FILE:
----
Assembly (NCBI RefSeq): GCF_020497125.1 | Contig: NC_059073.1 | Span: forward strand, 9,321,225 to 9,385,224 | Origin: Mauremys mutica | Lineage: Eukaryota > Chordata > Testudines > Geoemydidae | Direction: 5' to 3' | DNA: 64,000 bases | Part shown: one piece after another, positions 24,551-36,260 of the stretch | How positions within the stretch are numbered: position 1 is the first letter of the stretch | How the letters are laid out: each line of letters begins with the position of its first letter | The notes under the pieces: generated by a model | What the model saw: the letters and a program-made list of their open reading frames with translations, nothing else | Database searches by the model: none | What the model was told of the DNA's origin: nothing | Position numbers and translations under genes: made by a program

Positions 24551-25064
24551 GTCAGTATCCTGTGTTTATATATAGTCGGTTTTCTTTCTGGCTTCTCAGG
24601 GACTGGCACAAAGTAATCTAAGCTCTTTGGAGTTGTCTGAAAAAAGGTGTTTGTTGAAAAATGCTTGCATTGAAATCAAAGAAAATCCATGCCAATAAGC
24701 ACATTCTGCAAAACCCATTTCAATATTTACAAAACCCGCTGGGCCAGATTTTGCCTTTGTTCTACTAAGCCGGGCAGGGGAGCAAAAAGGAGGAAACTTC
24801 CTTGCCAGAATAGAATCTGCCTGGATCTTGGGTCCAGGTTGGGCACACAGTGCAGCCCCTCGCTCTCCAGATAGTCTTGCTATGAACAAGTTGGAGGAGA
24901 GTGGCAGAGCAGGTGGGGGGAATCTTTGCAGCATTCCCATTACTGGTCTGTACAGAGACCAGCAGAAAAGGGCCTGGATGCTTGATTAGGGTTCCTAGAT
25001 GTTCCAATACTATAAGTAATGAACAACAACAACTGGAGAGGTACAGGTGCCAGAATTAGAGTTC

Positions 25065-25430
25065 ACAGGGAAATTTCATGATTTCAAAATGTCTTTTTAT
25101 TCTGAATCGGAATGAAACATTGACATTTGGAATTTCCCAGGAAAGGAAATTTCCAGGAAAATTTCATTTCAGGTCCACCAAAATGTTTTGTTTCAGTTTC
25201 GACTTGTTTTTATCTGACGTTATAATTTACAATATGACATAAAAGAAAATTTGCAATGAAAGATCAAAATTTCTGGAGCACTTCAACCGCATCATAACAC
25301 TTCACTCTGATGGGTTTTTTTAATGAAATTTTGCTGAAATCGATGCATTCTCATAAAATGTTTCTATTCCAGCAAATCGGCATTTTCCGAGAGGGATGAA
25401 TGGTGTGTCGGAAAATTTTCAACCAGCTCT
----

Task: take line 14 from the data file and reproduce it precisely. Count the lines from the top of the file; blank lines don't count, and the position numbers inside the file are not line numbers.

25401 TGGTGTGTCGGAAAATTTTCAACCAGCTCT